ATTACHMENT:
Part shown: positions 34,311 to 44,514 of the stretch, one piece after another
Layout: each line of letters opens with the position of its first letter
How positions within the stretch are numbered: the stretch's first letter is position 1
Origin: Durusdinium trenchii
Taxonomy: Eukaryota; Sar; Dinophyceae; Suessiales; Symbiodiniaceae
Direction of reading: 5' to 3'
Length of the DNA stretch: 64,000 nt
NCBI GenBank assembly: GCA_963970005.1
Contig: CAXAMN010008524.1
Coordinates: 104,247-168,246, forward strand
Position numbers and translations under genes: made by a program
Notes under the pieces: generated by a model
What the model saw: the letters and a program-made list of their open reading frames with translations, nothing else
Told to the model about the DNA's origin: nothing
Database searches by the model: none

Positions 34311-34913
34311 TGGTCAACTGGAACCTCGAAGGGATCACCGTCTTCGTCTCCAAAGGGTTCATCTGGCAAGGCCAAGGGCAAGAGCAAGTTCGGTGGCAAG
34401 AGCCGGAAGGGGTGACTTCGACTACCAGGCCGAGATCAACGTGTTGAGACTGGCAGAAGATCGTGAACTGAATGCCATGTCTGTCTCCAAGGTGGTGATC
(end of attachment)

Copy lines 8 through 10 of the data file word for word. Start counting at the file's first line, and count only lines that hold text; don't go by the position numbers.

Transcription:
NCBI GenBank assembly: GCA_963970005.1
Contig: CAXAMN010008524.1
Coordinates: 104,247-168,246, forward strand